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So, is your sign language effectively going to be the new Klingon? You know a lot of people they need shows and series [laughing] … especially the fans, they take it really seriously, and also on the back of that, are you going to create any potential curses that are secrets that we’ll get to discover as Easter eggs?

You hit the nail on the head, my friend. I actually … one of my secret goals is for people to be deciphering what I’m saying. In terms of curses, I hadn’t really thought of that, because we’re network.

They would never know.

I’ll give you a hint as to some of the creative ways… for instance, this is the sign for Maximus, OK? Because it’s also frustration, headache. This is the sign for Gorgon. You know why? In the books, he has a tendency to [makes bite noises]. Stuff like that, is fun.

Talking about the fandom that comes with the Inhumans comic books, what have you received from fans so far?

Honestly, I’ve been keeping my head pretty down. I went on a social media hiatus when I started working on this. I was on it for a couple of months. I’m just working too hard to really think about it right now. I don’t really like talking about my work as I’m doing it. I mean, this is a great exception. The lines have been drawn. We know what we can and can’t talk about, and this time has been set aside, and I’m used to it.

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But, by and large, even EPK drives me a bit mad, because I feel like we spend millions of dollars and blood, sweat, and tears to create this illusion, and then somebody comes in and says, “Okay, let’s break apart the illusion.” I’m going to leave it up to them when the time is right and when it comes out.

Because you come to this with so many firsts, obviously, IMAX, theatrical release, new technology, the fact that you don’t effectively have a written script, has it kind of changed the way that you approach projects from here on in?

Nah. I’m thankful that I’ve gotten to the point in my career in my life where I’ve learned, it’s a crapshoot. Okay? I mean, you stack your deck; you hire the best people, you do multiple drafts, you work hard, you put your best foot forward. At the end of the day, you could have the best of everything and turn out a turkey or you could be doing something that you think is a lost cause and it pulls together. In the court of public opinion, it’s even more random, you know? So, for me I just do my best job every day, and then I go home, and it took me a long time to get here.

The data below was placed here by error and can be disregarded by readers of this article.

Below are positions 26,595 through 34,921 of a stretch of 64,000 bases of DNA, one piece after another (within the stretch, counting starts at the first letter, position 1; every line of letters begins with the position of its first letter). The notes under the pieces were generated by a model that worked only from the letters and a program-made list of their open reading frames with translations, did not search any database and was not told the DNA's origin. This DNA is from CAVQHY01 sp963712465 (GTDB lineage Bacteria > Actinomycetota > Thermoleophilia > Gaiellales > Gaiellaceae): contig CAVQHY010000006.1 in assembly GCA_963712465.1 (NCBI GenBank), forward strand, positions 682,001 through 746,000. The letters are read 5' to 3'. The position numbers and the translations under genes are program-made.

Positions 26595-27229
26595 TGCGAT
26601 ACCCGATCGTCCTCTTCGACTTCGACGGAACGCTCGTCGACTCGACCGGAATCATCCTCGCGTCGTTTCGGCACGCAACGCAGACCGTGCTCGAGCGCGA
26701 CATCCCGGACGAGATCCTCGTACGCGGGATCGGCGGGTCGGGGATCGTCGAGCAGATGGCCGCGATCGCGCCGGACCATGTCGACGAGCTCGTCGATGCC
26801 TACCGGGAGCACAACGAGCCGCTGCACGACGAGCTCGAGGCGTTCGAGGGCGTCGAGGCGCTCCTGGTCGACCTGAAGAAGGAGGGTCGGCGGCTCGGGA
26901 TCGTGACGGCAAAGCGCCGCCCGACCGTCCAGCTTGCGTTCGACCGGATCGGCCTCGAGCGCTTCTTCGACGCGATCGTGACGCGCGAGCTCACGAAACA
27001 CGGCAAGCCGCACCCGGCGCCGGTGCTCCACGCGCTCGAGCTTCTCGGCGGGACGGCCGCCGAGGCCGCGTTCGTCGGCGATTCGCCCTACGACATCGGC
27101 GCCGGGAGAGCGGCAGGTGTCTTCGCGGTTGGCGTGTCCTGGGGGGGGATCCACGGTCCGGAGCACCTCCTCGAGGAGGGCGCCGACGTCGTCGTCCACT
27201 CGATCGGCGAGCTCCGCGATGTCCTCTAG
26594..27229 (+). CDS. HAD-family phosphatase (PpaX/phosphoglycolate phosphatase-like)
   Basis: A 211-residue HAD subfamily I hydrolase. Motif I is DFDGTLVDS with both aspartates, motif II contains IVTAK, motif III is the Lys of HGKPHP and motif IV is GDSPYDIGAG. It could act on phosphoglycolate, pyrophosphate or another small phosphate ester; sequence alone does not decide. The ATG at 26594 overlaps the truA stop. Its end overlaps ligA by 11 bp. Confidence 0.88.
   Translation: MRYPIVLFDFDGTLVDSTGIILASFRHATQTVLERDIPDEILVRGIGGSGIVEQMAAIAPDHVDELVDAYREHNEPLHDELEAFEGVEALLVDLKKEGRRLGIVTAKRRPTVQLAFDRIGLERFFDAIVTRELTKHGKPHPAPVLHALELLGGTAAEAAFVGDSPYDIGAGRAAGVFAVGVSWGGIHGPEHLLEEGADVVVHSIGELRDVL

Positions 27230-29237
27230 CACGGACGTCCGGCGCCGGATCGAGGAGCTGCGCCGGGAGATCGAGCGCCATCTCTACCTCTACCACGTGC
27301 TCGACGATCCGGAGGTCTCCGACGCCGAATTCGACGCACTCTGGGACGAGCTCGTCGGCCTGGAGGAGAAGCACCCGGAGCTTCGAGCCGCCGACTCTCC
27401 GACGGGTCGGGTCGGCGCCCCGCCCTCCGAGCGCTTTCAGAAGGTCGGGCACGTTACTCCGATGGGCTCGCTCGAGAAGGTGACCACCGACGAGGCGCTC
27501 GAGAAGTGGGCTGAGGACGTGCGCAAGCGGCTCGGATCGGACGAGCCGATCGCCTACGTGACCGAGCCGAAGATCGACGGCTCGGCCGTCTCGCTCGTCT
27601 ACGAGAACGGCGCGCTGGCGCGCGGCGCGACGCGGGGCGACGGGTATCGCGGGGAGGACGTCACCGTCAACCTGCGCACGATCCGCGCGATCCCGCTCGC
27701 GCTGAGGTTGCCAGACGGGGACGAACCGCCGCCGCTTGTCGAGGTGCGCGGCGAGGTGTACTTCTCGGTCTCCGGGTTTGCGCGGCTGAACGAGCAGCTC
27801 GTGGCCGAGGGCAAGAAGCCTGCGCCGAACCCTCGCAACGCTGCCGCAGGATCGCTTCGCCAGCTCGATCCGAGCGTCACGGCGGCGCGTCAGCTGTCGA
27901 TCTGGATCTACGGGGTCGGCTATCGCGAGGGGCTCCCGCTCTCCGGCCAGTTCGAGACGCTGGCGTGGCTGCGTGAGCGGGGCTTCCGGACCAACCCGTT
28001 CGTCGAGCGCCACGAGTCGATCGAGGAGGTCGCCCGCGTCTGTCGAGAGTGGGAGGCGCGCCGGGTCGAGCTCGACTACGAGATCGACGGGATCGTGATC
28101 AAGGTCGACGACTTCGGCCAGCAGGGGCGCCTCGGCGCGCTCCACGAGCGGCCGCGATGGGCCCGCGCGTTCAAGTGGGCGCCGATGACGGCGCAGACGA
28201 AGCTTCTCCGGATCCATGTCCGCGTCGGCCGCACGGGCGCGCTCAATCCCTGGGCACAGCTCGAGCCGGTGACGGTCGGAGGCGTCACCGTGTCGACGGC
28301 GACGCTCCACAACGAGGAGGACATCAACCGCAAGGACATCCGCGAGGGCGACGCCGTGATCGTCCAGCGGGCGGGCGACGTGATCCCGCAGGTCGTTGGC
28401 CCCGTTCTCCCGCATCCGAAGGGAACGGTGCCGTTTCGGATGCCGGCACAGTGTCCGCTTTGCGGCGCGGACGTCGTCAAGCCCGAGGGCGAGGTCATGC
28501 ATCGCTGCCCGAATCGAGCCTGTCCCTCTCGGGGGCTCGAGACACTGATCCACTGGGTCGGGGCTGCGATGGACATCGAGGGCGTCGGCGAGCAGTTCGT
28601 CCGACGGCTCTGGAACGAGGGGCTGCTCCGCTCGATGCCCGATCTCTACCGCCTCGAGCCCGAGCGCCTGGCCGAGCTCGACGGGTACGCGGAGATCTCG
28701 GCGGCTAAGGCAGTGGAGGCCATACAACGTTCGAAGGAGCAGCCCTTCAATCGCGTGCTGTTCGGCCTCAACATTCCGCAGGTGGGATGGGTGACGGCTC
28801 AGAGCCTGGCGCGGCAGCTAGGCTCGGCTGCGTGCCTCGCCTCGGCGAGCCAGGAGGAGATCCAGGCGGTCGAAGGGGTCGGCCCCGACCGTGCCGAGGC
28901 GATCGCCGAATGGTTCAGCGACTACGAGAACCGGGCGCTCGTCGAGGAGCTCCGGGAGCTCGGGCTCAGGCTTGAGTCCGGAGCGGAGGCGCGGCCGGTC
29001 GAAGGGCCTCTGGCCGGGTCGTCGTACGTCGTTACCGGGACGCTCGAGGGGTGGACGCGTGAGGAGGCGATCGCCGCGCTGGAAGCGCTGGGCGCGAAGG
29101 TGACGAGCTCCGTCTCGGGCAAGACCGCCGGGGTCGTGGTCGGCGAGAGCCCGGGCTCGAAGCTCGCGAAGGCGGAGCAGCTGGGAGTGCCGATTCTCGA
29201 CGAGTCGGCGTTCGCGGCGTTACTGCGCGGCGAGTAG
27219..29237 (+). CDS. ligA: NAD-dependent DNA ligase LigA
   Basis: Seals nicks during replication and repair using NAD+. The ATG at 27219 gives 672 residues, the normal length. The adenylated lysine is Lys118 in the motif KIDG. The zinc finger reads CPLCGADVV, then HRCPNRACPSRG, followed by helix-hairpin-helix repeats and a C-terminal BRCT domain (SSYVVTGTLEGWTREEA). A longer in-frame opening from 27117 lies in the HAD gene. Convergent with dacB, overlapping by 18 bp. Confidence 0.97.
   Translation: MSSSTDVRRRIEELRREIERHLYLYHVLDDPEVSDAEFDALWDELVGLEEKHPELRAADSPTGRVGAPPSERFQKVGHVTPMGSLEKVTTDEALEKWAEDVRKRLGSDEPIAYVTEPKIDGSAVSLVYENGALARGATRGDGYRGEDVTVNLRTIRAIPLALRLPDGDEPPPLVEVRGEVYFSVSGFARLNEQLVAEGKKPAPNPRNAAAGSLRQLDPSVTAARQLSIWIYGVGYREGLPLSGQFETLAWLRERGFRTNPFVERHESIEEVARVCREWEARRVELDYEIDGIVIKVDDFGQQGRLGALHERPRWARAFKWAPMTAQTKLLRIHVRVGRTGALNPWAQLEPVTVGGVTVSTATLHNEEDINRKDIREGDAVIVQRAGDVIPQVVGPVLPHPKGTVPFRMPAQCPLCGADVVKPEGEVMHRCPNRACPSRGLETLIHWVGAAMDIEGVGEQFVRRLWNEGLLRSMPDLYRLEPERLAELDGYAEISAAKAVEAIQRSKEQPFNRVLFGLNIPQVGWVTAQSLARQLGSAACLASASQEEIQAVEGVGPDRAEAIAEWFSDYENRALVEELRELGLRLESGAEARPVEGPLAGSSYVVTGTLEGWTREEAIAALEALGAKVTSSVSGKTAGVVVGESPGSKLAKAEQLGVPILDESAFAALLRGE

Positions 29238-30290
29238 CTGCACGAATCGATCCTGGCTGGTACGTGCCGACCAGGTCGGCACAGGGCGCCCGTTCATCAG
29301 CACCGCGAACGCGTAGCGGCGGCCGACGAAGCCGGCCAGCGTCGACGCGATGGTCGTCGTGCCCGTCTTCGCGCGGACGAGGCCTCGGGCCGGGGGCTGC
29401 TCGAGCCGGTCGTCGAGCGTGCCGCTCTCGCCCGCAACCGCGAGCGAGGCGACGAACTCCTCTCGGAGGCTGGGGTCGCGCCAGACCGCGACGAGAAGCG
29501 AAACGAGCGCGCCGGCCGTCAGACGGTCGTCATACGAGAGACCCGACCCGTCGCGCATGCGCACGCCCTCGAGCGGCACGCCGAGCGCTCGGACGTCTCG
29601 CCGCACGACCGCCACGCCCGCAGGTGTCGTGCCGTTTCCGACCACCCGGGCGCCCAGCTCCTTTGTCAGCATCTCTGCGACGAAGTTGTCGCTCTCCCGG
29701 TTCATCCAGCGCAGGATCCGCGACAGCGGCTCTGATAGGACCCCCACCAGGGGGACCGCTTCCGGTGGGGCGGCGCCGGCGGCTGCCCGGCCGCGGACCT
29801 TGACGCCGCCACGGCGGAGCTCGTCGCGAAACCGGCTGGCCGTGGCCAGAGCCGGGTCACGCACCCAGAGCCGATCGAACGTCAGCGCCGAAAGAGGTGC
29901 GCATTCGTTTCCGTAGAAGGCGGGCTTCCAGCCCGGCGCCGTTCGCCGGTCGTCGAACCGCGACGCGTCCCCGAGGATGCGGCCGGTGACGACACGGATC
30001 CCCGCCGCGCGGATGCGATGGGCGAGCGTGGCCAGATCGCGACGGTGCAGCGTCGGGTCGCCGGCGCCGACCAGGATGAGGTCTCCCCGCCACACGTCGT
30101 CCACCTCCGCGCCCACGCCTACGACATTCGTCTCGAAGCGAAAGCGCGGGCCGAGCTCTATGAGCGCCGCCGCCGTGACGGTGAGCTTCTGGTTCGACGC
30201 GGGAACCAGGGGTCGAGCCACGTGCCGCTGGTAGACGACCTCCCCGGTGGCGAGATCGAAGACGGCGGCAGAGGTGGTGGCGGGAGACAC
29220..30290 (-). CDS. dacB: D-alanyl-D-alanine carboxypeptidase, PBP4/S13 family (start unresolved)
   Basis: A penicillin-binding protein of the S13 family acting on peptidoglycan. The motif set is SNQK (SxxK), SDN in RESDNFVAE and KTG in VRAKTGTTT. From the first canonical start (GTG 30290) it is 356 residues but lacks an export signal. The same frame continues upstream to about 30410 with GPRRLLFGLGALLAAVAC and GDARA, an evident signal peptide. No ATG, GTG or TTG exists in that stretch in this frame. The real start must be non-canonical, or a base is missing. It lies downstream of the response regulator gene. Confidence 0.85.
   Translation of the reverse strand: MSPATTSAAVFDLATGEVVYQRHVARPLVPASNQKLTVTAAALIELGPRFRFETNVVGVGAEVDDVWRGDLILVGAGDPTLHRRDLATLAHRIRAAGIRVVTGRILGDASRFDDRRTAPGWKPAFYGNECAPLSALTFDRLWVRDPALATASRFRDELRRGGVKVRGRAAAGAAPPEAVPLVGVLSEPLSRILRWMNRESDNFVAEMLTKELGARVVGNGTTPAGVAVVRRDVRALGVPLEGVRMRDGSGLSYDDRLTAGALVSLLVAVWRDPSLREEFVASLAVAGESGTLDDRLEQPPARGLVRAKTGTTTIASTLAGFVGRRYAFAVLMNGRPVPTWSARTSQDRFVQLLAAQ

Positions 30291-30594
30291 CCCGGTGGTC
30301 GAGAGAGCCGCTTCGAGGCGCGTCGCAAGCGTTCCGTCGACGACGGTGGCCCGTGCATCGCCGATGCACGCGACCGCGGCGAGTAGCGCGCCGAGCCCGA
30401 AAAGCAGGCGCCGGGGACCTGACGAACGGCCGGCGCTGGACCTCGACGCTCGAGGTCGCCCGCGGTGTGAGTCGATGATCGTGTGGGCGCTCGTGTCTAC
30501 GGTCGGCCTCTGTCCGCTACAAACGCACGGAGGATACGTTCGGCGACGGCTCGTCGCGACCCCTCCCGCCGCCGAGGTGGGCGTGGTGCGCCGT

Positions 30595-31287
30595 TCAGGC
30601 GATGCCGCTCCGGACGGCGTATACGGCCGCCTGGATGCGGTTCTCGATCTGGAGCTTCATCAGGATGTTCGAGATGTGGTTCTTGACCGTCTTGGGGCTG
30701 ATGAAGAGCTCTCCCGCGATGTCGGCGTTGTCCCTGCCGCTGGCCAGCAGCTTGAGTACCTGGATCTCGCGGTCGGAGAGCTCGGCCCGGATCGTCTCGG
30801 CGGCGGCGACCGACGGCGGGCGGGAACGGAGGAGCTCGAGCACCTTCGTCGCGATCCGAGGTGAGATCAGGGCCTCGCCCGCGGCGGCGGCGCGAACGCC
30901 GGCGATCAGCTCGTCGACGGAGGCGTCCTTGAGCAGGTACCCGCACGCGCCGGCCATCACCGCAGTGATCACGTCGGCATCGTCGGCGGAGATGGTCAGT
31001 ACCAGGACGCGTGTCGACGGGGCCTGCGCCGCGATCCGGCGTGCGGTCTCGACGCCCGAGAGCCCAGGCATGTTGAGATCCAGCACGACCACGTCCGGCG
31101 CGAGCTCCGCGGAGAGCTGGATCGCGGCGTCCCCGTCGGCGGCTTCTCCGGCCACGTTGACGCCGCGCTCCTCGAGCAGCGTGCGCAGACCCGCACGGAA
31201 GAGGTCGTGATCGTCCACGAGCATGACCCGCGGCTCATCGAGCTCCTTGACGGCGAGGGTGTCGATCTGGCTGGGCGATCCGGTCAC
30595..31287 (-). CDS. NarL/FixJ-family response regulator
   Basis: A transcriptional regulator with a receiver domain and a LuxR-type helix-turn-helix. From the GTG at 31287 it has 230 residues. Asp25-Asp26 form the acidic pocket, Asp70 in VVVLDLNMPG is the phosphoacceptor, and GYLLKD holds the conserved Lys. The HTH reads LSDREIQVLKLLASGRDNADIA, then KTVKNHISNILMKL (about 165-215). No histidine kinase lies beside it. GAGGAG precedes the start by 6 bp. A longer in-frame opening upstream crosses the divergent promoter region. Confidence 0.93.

I know we’re out of time. I just want to ask you one quick thing real fast. You did Hell on Wheels for many, many years. Great show.

Thank you.

Were you apprehensive at all at turning around so quickly and signing on to something that could also be another multi-year commitment?

Well, first of all, it wasn’t quick at all. I sat on my rear end about a year and a half.

Oh, I forgot you shot both seasons back-to-back.

First of all, I have fallen in love with long-art television, episodic, serialized television. I love it, I love starting a season with a hubris of not knowing where you’re going and you know you’ve got to figure it out, I think it’s great. So, no, on that level, it didn’t bother me at all. I didn’t see myself going back to network.

But, I got to be honest with you, the business changed from before Hell on Wheels to post Hell on Wheels. When I got out of Hell on Wheels, I was suddenly… to say that I was competing with movie stars is not even fair. I was not even getting my day in court, because every movie star wants their TV show now. To the cable networks, it’s an embarrassment of riches.

So, finally I was like, “I guess network is still hiring,” (laughs) and that’s fine, that’s great. The biggest… the only real, real difference is the structure that’s forced upon you by having act breaks, commercial breaks, shorter amount of time, but no.

This interview has been edited for length and content.

The Inhumans premieres exclusively in IMAX theaters for a two-week engagement starting September 1st. The show will have its official ABC premiere on September 29th at 8 p.m. ET.